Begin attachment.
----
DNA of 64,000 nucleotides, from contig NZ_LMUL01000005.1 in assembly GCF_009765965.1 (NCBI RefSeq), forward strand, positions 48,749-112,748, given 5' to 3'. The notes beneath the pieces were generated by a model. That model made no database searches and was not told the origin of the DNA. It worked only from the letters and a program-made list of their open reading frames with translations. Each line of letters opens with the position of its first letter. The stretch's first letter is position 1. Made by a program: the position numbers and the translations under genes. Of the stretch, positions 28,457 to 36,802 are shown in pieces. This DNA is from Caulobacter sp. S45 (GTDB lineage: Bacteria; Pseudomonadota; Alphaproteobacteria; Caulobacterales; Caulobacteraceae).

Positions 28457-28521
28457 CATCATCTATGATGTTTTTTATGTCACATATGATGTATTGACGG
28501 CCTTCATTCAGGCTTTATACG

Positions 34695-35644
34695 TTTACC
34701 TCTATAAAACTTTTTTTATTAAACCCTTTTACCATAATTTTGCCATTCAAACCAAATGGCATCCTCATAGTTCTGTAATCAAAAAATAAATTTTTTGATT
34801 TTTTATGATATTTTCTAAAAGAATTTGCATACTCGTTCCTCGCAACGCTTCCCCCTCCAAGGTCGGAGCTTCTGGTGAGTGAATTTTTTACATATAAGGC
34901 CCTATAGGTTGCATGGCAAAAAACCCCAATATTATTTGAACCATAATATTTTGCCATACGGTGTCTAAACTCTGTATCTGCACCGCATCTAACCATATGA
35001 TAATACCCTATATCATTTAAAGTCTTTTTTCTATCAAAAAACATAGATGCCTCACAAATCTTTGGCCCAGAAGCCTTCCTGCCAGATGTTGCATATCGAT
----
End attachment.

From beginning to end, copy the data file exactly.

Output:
DNA of 64,000 nucleotides, from contig NZ_LMUL01000005.1 in assembly GCF_009765965.1 (NCBI RefSeq), forward strand, positions 48,749-112,748, given 5' to 3'. The notes beneath the pieces were generated by a model. That model made no database searches and was not told the origin of the DNA. It worked only from the letters and a program-made list of their open reading frames with translations. Each line of letters opens with the position of its first letter. The stretch's first letter is position 1. Made by a program: the position numbers and the translations under genes. Of the stretch, positions 28,457 to 36,802 are shown in pieces. This DNA is from Caulobacter sp. S45 (GTDB lineage: Bacteria; Pseudomonadota; Alphaproteobacteria; Caulobacterales; Caulobacteraceae).

Positions 28457-28521
28457 CATCATCTATGATGTTTTTTATGTCACATATGATGTATTGACGG
28501 CCTTCATTCAGGCTTTATACG

Positions 34695-35644
34695 TTTACC
34701 TCTATAAAACTTTTTTTATTAAACCCTTTTACCATAATTTTGCCATTCAAACCAAATGGCATCCTCATAGTTCTGTAATCAAAAAATAAATTTTTTGATT
34801 TTTTATGATATTTTCTAAAAGAATTTGCATACTCGTTCCTCGCAACGCTTCCCCCTCCAAGGTCGGAGCTTCTGGTGAGTGAATTTTTTACATATAAGGC
34901 CCTATAGGTTGCATGGCAAAAAACCCCAATATTATTTGAACCATAATATTTTGCCATACGGTGTCTAAACTCTGTATCTGCACCGCATCTAACCATATGA
35001 TAATACCCTATATCATTTAAAGTCTTTTTTCTATCAAAAAACATAGATGCCTCACAAATCTTTGGCCCAGAAGCCTTCCTGCCAGATGTTGCATATCGAT